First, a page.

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YardleyLabs
04-28-2011, 12:49 PM
Several days ago I received an email message from a long time friend (she was my girl friend in kindergarten:D) telling me about a benefit program that she thought might apply to my father, who died in 2003 after battling colon cancer for 16 years, with lots of pain, repeated surgeries, chemo, and numerous related issues costing literally hundreds of thousands of dollars. There was no history of cancer in my father's family except my father and his youngest brother (who died of liver cancer). What they had in common is that both worked in Oak Ridge, TN as part of the country's atomic bomb program.

My father, in particular, joined the Manhattan Project after he was inducted into the Army's Special Engineering Detachment in 1944. He was assigned to a facility named K-25 that was constructed to manufacture the weapons grade U-238 that was used in our bombs. Following the war, Dad remained in the same job, but simply switched payrolls from the Army to Union Carbide & Carbon, which was the private contractor hired to continue producing weapons grade uranium for our nuclear program, and he continued working there until the end of 1960. All of Dad's work was classified, so we never knew too many details.

Over time it became clear that those working in America's early nuclear program would pay a much bigger price than expected. One by one, most of my father's co-workers died of cancer. My friend's email message was informing me that a program had finally been established at about the time of my father's death to provide compensation for those affected or their survivors. If my father were still alive, the program would also have helped with his medical bills, but not with those paid out before a claim is approved. It certainly would have helped him in the last 2-3 years before he died, when medical bills exceeded $250,000 for a single hospitalization and his share was 20%.

The benefit now is an award of $150,000 as a death benefit to be divided among his survivors (my sister and me). I'm proud of the work my father did, and have always believed that it also caused his death. I'm glad that the government has now done the studies that confirm what I always believed to be true. I'm not sure how I feel about the benefit program for survivors, but I filed a claim today anyway. It will still take months to process because the events involved happened so long ago. However, the manufacturing processes that killed my Dad continued to be used until 1992, long after the risks should have been apparent. While efforts had been made to litigate damages before, those failed because both the government and their contractors were shielded from all legal liability. In the meantime, I have sent this information on to my cousins, who may be entitled to the same benefit since our nuclear program probably caused my uncle's death (and possibly his wife's) as well.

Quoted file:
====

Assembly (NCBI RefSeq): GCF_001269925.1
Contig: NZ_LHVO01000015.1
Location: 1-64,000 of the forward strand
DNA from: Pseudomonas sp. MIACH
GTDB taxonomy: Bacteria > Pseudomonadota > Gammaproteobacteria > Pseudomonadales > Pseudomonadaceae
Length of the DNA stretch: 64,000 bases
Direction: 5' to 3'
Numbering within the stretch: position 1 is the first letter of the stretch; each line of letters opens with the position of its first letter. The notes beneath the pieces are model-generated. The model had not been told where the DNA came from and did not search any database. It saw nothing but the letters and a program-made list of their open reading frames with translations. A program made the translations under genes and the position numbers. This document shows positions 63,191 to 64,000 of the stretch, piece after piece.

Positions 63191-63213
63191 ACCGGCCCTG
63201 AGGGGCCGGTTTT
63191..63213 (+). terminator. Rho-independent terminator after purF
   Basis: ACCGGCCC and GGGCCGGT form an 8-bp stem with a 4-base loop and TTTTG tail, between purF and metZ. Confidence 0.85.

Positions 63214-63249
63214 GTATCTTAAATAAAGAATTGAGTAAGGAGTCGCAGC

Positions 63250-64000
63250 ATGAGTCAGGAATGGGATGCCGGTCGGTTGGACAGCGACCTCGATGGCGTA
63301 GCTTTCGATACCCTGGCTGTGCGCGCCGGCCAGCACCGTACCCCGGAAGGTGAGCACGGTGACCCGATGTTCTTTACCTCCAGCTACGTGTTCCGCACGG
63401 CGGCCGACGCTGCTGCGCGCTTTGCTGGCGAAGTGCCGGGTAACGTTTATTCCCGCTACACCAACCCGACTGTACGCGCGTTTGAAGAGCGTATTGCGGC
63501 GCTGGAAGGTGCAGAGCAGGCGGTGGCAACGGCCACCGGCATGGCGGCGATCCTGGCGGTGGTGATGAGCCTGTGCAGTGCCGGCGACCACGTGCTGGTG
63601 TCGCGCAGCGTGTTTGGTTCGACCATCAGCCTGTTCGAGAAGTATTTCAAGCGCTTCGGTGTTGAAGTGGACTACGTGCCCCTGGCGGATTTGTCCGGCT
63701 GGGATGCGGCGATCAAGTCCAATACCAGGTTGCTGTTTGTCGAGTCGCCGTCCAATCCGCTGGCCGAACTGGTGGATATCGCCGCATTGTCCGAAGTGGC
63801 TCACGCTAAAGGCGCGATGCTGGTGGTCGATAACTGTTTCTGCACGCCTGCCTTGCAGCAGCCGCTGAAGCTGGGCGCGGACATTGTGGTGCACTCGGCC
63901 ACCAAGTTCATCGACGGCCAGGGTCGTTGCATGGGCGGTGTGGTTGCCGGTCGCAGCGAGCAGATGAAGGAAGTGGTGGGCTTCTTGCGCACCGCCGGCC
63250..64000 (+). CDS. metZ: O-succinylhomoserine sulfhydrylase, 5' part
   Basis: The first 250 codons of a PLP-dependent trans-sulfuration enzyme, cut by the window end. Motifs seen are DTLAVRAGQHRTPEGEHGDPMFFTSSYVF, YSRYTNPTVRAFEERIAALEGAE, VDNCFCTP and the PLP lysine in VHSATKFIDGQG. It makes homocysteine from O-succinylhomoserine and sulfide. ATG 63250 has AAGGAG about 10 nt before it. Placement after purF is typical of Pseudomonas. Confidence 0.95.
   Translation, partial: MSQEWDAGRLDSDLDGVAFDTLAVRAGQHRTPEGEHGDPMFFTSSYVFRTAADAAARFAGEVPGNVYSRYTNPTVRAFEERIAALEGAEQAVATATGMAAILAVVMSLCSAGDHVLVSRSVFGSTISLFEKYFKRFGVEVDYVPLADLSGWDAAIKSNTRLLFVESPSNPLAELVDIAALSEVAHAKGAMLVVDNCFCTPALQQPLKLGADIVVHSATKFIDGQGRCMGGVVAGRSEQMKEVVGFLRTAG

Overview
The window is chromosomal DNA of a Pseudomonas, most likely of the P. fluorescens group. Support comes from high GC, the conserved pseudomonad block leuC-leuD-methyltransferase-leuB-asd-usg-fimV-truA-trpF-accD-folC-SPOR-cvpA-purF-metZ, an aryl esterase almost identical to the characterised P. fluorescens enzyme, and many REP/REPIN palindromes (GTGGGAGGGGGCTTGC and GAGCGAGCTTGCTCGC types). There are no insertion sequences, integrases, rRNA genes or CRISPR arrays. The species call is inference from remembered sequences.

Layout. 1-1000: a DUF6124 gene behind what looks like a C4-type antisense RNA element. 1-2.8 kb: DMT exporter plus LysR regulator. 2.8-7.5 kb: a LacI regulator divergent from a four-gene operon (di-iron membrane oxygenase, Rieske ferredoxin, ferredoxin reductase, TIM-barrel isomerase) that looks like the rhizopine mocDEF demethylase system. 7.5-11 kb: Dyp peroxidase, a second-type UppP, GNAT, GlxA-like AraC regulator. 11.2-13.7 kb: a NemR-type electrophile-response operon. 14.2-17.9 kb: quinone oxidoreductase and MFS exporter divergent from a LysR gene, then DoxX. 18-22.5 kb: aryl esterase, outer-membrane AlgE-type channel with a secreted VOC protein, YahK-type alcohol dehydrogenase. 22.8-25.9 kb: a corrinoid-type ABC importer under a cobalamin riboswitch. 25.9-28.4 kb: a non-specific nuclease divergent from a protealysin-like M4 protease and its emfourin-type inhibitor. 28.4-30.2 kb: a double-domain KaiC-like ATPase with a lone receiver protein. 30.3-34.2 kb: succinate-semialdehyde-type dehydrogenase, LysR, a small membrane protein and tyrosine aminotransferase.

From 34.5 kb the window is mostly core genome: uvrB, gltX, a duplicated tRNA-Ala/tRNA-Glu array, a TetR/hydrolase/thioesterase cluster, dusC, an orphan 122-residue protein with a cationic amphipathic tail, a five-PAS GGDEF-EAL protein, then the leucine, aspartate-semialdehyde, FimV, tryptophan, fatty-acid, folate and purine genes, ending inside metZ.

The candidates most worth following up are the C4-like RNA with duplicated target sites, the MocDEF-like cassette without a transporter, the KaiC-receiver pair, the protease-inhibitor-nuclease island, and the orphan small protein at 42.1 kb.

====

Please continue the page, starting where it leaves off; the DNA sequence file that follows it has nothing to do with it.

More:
BonMallari
04-28-2011, 01:09 PM
unfortunately Jeff, that info has stirred up deep emotions...but if you can look at it objectively, I would think your family has a legit claim, we can only imagine what your dad and others were exposed to..Sorry that this info stirs up old wounds, but IMHO you owe it to your dad's memory to look into this further..my .02

YardleyLabs
04-28-2011, 02:22 PM
I filed the claim. I think the true benefit was due my father and I wish it had been available when he needed it most. I am happy that the government has recognized the debt it owes to those who, like our soldiers everywhere, have made the ultimate sacrifice, even if in this case the sacrifice is a little further removed than one sees on a battlefield.

I'm not sure how much I should be due as a survivor (which doesn't mean I'll refuse it). I "lost" 10-20 years of having him around that I would love to have back, but no one can offer that. He, like many of the others involved, knew the potential of hazards of radiation and knew that their instruments could not measure the levels of radiation that might cause damage. They believed it was their patriotic duty to work on these programs despite the risk. One of the real scandals of that period were the experiments done on hundreds of people without their knowledge to try to determine the levels of exposure that would cause illness or death.